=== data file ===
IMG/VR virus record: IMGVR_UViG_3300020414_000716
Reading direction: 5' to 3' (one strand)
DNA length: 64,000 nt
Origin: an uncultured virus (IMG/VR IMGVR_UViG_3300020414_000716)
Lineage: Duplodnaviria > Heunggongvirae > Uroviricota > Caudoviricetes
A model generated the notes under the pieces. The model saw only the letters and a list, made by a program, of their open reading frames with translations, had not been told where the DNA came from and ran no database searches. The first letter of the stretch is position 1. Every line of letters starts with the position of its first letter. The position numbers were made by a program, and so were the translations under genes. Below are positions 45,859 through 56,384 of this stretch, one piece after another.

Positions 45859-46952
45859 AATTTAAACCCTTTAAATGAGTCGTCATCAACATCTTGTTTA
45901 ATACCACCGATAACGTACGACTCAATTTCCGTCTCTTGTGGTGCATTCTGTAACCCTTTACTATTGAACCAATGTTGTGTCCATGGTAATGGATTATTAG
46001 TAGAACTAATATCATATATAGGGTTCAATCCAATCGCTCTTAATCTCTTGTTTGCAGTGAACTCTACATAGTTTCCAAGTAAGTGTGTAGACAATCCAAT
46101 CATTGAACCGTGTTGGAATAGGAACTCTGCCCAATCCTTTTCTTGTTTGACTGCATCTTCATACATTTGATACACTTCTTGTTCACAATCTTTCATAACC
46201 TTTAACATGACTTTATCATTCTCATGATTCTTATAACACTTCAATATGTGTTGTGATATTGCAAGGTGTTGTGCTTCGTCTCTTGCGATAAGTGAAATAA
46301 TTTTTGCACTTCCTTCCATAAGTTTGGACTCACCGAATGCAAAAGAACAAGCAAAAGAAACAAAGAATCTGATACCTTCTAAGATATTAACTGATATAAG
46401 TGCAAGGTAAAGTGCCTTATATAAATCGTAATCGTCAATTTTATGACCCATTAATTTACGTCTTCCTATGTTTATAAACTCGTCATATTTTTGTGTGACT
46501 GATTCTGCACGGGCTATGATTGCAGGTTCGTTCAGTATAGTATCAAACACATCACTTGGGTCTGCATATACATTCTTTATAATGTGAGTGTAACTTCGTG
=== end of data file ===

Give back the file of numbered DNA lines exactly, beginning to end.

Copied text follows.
IMG/VR virus record: IMGVR_UViG_3300020414_000716
Reading direction: 5' to 3' (one strand)
DNA length: 64,000 nt
Origin: an uncultured virus (IMG/VR IMGVR_UViG_3300020414_000716)
Lineage: Duplodnaviria > Heunggongvirae > Uroviricota > Caudoviricetes
A model generated the notes under the pieces. The model saw only the letters and a list, made by a program, of their open reading frames with translations, had not been told where the DNA came from and ran no database searches. The first letter of the stretch is position 1. Every line of letters starts with the position of its first letter. The position numbers were made by a program, and so were the translations under genes. Below are positions 45,859 through 56,384 of this stretch, one piece after another.

Positions 45859-46952
45859 AATTTAAACCCTTTAAATGAGTCGTCATCAACATCTTGTTTA
45901 ATACCACCGATAACGTACGACTCAATTTCCGTCTCTTGTGGTGCATTCTGTAACCCTTTACTATTGAACCAATGTTGTGTCCATGGTAATGGATTATTAG
46001 TAGAACTAATATCATATATAGGGTTCAATCCAATCGCTCTTAATCTCTTGTTTGCAGTGAACTCTACATAGTTTCCAAGTAAGTGTGTAGACAATCCAAT
46101 CATTGAACCGTGTTGGAATAGGAACTCTGCCCAATCCTTTTCTTGTTTGACTGCATCTTCATACATTTGATACACTTCTTGTTCACAATCTTTCATAACC
46201 TTTAACATGACTTTATCATTCTCATGATTCTTATAACACTTCAATATGTGTTGTGATATTGCAAGGTGTTGTGCTTCGTCTCTTGCGATAAGTGAAATAA
46301 TTTTTGCACTTCCTTCCATAAGTTTGGACTCACCGAATGCAAAAGAACAAGCAAAAGAAACAAAGAATCTGATACCTTCTAAGATATTAACTGATATAAG
46401 TGCAAGGTAAAGTGCCTTATATAAATCGTAATCGTCAATTTTATGACCCATTAATTTACGTCTTCCTATGTTTATAAACTCGTCATATTTTTGTGTGACT
46501 GATTCTGCACGGGCTATGATTGCAGGTTCGTTCAGTATAGTATCAAACACATCACTTGGGTCTGCATATACATTCTTTATAATGTGAGTGTAACTTCGTG